Mar6TueGospel Wakefulness, Our Posture of Worship March 6, 2018
This week, even though a chapter in The Imperfect Disciple—“The Revolution Will Not Be Instagrammed”—was on deck, I’m going to share some thoughts from Gospel Wakefulness as I did last week.
This week, my thoughts arose out of this quotation from Wilson:
The danger we face when we worship is coming into the experience assuming we are summoning God. We assume that worship is our initiative. There are of course plenty of examples in the Scriptures of a worshiper asking God to "draw near" or "come by,” but the tenor of so much of our worship does not reflect scriptural worship, which presupposes no one seeks God whom God has not sought. Yet much of evangelical worship implicitly assumes we are the ones in control, that we are bringing the best of ourselves and our holy desire to worship, when the reality is that worship does not begin with the worshiper. It begins with God. It is a response to God's calling upon us. (88)
What Wilson is getting at pertains to our mental and emotional posture as we worship. He is examining our motives, affections, and thinking as we participate in the glorifying of God in corporate settings. Wilson suggests that in corporate worship-through-singing situations we wrongly perceive ourselves as the initiator of that worship and the “summoner” of God.
First, I think this is an accurate diagnosis of some people’s approach to worship. We can show up on Sunday forgetting that the only people who truly worship God are those whom God has drawn to himself. My Bible reading plan today had me considering Psalm 53 and its declaration that “God looks down from heaven on the children of man to see if there are any who understand, who seek after God. They have all fallen away; together they have become corrupt; there is none who does good, not even one” (ESV). I think a proper “posture” for worship would include the recognition that as we come to worship God we do so only because of his gracious act of giving us a new heart that seeks after him.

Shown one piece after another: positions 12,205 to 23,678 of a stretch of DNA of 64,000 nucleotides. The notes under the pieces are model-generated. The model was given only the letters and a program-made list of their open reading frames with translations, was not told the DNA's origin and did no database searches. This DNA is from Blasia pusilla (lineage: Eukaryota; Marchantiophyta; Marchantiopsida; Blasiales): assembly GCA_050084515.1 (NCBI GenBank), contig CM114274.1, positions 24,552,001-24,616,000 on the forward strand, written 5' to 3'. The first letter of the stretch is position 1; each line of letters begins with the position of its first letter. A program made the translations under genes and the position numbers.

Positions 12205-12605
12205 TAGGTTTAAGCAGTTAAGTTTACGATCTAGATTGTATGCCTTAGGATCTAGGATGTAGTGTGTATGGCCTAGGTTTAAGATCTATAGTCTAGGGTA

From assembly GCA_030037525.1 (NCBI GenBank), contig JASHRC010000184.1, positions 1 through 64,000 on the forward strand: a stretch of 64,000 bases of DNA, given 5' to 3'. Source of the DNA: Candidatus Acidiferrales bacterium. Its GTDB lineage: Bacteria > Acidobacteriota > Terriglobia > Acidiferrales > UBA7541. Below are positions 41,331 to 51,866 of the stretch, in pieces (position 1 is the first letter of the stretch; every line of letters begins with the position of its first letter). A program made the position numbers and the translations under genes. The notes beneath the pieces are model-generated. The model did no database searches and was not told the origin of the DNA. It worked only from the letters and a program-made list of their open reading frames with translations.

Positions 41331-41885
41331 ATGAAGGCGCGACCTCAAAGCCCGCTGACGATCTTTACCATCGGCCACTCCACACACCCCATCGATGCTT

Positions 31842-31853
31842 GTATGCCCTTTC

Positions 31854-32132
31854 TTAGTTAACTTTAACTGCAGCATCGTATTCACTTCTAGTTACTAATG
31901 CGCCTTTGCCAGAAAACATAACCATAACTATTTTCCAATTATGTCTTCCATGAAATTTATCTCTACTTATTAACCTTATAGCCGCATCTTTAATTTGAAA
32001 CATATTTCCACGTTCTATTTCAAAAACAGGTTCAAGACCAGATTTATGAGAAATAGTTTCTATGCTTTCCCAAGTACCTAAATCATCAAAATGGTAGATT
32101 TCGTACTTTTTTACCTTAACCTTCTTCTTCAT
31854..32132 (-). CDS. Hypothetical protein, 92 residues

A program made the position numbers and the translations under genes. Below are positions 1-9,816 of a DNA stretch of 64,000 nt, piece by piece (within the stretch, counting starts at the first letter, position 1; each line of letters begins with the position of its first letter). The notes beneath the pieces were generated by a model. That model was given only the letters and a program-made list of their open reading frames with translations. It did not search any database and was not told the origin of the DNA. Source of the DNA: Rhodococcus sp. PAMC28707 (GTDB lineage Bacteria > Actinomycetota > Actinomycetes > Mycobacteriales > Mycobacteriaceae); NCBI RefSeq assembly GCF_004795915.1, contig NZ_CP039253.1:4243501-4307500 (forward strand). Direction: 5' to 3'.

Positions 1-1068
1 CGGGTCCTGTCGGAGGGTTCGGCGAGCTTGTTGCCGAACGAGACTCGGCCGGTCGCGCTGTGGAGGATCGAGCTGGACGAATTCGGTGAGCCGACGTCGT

Second, Wilson is also indicating that some corporate worship situations include (many?) people who believe that their worship is somehow summoning God. This is more akin to magic than worship; our songs and praise work like some sort of spell to raise up God in our midst. This is also a dangerous and inappropriate posture. God forbid we ever, even unconsciously, believe God is to be beckoned by us. We must remember that the “Call to Worship” is a call for us to come and worship and not a call for God to come and be worshipped.
These ideas are an admonition to us, who gather for corporate worship, that God is the initiator and we are the responders, that God is primary and essential in terms of our worship and our actions are secondary and dependent on Him. What will be the effect of heeding this admonition? The effect will be a safeguarding of our corporate worship against self-seeking which will ensure that our corporate praise is primarily focused on God and not on ourselves.